You can hardly move for people writing memoirs about their fathers these days, but one of the first, and one of the best, was John Mortimer’s A Voyage Round My Father, affectionately revived by Thea Sharrock at the Donmar Warehouse.
Mortimer’s account of his growing up literally in the shadow of his blind barrister father and his garden trees has been a constant cottage industry for the author. It was a radio play as early as 1963, then a television play, and a stage play at Greenwich in 1970 with Mark Dignam, a much underrated actor, memorably magniloquent and irascible in the main role.
Alec Guinness made the part his own in the West End in 1971, silkily self-contained and poetic, and in 1982 Laurence Olivier thundered opposite Alan Bates as the filial narrator in a second television version, playing one of the two deathbed scenes Mortimer wrote for him (the other was in his adaptation of Brideshead Revisited) and delivering the line “I’m always angry when I’m dying” as if it was a regretful complaint.
At the Donmar, Derek Jacobi gives a captivating, unsentimental performance as the old boy, straight as a ramrod, mixing his cross-examination in the divorce court with a piquant evocation of his own performance as Richard II. Shakespeare quotation was a second tongue in the Mortimer household and Jacobi makes the transitions seamless.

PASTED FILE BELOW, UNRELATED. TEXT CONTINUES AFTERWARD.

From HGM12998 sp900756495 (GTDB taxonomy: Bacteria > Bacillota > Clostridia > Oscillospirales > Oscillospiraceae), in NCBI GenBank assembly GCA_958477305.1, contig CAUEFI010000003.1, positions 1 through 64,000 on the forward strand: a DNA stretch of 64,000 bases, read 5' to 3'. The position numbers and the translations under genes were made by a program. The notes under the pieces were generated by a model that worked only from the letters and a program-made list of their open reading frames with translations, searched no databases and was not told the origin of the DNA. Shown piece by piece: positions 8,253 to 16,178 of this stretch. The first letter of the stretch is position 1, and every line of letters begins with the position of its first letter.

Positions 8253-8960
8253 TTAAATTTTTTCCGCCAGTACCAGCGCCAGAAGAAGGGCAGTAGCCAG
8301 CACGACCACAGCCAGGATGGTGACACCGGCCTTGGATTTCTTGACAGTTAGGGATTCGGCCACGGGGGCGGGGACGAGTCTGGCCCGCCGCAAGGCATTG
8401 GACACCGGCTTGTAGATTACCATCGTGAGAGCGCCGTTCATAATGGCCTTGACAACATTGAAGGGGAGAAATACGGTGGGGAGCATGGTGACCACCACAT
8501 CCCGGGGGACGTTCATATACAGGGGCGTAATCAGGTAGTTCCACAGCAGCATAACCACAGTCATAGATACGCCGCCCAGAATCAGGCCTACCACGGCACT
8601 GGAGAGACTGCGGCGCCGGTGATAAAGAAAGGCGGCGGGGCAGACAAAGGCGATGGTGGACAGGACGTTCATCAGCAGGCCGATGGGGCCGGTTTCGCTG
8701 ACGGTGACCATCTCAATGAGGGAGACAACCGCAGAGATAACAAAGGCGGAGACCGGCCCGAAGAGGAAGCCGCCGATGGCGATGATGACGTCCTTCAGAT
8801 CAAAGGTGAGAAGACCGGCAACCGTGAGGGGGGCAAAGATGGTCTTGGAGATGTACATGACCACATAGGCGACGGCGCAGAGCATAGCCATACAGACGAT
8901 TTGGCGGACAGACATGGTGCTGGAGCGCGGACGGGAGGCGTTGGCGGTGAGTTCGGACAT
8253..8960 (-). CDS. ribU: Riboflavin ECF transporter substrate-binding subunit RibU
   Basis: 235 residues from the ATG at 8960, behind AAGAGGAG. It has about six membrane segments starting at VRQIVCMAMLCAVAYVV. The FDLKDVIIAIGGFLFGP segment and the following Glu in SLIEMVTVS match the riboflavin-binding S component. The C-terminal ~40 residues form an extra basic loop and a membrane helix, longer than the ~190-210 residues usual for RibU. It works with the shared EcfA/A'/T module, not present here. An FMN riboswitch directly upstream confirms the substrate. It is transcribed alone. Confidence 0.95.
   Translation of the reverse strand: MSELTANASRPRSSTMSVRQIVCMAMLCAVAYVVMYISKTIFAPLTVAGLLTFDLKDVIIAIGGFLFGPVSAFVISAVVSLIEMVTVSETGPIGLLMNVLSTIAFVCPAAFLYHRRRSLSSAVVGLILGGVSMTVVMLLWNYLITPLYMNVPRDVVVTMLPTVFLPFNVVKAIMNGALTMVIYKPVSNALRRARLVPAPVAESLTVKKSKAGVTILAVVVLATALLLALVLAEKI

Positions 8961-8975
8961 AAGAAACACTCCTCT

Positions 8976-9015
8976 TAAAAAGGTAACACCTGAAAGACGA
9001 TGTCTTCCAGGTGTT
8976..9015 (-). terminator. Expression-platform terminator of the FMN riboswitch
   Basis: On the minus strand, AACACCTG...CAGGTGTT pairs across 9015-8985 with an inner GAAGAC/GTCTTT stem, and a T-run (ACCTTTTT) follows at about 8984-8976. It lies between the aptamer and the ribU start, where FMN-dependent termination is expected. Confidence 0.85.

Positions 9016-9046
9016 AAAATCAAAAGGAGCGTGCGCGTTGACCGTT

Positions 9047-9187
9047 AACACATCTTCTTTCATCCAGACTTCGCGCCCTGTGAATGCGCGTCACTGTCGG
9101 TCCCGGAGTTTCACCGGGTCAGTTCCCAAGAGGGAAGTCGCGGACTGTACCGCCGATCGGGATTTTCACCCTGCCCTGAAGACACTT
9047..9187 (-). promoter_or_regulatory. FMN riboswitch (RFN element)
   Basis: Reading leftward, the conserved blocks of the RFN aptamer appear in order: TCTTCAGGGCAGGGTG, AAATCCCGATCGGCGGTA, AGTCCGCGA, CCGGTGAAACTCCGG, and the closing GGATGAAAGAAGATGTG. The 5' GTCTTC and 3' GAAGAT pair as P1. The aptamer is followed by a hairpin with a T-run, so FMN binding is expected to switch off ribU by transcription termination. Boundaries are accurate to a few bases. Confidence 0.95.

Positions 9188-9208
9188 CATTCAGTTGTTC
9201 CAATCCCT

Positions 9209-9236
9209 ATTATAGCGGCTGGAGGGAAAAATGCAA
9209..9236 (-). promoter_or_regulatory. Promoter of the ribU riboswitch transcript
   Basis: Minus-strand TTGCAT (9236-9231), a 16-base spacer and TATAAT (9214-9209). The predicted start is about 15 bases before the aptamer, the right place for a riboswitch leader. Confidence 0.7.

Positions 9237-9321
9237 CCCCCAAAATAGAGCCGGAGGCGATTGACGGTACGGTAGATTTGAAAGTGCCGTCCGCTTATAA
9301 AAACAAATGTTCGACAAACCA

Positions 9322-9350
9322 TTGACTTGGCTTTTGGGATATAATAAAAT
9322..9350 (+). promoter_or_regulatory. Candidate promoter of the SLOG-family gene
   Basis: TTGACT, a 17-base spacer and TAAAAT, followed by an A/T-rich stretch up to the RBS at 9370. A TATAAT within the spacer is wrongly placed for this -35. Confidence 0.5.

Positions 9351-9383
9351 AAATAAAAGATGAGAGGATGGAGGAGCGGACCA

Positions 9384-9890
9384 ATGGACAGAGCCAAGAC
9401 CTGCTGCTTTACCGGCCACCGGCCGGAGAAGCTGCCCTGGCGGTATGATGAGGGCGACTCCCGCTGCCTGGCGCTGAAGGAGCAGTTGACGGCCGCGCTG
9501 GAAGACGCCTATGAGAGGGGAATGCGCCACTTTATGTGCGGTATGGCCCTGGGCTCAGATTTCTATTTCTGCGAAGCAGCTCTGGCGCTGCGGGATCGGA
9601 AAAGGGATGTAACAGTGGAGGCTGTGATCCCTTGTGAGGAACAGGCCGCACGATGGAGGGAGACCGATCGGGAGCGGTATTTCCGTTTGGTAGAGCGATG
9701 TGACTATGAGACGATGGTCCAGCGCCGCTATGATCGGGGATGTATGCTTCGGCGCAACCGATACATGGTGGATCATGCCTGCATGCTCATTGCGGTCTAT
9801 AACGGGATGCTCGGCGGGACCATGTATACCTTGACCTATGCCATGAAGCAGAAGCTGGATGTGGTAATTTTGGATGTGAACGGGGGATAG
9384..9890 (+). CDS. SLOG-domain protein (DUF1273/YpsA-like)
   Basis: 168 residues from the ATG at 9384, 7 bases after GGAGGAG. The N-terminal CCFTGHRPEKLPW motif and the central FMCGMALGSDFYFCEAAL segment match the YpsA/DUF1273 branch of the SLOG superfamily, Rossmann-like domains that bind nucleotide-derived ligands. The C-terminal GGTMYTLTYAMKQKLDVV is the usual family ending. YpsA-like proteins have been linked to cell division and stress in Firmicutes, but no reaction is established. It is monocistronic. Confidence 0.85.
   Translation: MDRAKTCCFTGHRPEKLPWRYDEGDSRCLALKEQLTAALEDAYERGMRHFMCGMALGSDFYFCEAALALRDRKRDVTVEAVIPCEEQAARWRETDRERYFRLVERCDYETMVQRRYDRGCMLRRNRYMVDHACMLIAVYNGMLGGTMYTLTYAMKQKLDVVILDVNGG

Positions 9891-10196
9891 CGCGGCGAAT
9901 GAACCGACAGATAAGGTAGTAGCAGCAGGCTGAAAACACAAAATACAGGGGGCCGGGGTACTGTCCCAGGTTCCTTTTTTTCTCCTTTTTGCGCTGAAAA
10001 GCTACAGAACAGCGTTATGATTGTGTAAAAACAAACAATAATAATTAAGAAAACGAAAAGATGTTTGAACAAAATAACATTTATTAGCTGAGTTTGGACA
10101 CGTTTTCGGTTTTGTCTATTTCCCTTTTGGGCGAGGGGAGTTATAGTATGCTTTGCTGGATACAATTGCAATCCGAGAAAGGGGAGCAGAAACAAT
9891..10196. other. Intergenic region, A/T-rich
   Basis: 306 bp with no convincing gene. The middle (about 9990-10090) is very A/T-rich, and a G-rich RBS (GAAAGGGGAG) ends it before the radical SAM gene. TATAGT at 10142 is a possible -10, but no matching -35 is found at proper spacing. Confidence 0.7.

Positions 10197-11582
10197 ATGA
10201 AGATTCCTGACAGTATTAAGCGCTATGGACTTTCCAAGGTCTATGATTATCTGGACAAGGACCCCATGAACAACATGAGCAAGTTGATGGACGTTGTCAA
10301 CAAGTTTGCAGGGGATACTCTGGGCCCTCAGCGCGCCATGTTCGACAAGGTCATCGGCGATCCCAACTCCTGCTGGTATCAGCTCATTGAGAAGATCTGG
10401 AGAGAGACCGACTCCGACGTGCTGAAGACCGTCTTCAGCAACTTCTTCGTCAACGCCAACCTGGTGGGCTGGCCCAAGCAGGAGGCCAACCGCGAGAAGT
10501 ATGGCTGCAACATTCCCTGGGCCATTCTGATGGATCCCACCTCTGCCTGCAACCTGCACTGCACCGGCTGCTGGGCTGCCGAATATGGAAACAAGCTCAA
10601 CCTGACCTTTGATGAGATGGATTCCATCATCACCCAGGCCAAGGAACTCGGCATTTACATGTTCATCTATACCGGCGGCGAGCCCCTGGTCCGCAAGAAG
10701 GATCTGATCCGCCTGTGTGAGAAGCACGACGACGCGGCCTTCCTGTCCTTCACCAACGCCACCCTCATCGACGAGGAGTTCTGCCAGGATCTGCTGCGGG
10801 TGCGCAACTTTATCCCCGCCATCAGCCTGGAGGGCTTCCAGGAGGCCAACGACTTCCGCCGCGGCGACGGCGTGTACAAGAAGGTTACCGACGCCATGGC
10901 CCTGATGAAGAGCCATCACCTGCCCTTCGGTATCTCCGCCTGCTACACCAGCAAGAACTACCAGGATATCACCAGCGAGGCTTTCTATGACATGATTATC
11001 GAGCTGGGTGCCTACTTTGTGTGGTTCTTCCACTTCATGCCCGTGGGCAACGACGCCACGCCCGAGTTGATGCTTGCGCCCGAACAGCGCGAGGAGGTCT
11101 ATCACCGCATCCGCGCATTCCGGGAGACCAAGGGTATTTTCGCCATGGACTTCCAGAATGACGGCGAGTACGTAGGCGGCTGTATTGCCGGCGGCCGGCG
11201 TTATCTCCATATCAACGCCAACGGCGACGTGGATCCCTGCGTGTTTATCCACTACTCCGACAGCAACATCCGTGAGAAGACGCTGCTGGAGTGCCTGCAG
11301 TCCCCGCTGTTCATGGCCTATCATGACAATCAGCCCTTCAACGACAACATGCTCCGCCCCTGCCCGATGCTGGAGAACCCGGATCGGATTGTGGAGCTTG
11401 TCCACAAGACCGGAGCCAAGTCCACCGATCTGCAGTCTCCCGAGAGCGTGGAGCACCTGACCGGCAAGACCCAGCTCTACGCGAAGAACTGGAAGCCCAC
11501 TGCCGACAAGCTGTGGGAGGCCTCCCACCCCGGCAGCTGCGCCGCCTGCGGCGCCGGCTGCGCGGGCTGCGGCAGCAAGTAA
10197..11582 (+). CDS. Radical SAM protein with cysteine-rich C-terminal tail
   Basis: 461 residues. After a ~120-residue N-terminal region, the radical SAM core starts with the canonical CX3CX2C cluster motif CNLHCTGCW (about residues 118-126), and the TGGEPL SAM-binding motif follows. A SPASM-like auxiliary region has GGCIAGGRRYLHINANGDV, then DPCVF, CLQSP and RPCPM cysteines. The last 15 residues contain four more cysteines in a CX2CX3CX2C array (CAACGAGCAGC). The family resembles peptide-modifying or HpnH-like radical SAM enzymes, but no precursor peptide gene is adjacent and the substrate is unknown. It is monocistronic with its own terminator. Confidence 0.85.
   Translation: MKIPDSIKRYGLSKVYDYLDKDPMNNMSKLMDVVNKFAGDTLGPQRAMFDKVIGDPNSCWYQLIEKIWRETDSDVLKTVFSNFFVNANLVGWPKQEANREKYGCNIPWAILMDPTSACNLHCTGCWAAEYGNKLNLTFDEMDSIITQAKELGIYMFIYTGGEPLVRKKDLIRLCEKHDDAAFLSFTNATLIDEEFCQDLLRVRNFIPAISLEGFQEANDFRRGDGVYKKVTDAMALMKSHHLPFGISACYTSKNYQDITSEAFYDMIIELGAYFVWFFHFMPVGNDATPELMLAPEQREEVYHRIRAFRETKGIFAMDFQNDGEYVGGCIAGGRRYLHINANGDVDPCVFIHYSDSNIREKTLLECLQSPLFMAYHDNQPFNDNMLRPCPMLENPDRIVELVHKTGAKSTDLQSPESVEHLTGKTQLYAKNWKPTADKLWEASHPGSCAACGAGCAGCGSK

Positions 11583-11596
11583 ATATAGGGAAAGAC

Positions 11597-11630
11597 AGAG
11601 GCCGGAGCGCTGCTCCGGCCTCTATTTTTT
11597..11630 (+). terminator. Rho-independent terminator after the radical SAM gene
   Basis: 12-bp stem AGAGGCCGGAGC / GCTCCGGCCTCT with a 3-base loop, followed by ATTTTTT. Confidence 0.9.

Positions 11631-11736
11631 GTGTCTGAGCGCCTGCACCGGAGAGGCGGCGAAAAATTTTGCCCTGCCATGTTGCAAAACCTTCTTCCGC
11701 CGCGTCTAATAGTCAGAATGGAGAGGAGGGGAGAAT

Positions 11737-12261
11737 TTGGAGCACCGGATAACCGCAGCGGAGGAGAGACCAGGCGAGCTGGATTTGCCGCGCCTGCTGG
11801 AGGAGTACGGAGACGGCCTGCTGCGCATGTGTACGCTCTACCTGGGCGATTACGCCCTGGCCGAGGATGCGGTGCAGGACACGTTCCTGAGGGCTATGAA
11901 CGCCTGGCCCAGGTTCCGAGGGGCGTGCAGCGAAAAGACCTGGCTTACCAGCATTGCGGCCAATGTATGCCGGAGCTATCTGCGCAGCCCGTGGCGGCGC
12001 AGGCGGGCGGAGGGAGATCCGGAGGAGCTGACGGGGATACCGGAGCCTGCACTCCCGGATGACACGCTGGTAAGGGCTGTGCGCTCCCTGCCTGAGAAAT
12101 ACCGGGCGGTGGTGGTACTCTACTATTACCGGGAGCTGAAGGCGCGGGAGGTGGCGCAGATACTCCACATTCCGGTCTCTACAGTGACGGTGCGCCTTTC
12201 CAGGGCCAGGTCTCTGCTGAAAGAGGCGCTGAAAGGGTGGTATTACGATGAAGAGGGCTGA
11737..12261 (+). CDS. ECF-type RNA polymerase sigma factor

The play is an accumulation of scenes rather than a dramatic evolution, and Sharrock’s production – simply designed by Robert Jones, with a sunlit border of flowery luxuriance - gives each episode its full weight and flavour without apology for theatrical bittiness. Thus Christopher Benjamin’s bellowing headmaster, who sees depravity in a slice of cake, seems to create a wealth of schooldays in a single speech, and Katie Warren and Sadie Shimmin as two Sapphic bookshop keepers are vividly realised visions of a world elsewhere.
All the memories are conjured by the active imagination of Dominic Rowan’s quietly astonished young Mortimer, listed only as “Son,” with Joanna David as the forbearing “Mother” and Edward Jackson Keen (one of three boy actors) as the “Son(Child).”
Scenes of domesticity, employment in the film studios during the war, and the balancing act of complementary careers at the bar and in the study all conspire to give a picture of quintessential Englishness that must now strike an audience as one of untroubled privilege.
Mortimer even relates the detail of his own first marriage to the novelist Penelope Mortimer, who joined him in full flow at the typewriter with a readymade family of four children. This character, Elizabeth, is played with beautiful poise and precision by Natasha Little in a series of stunning silk frocks.
Finally, though, the play belongs to “Father” and the sight (and sound) of Jacobi belting out his own cantankerous version of “Pretty Polly Perkins of Paddington Green” as a defiant counterpoint to the school hymn will be an abiding memory of an innocent, enjoyably nostalgic evening.
- Michael Coveney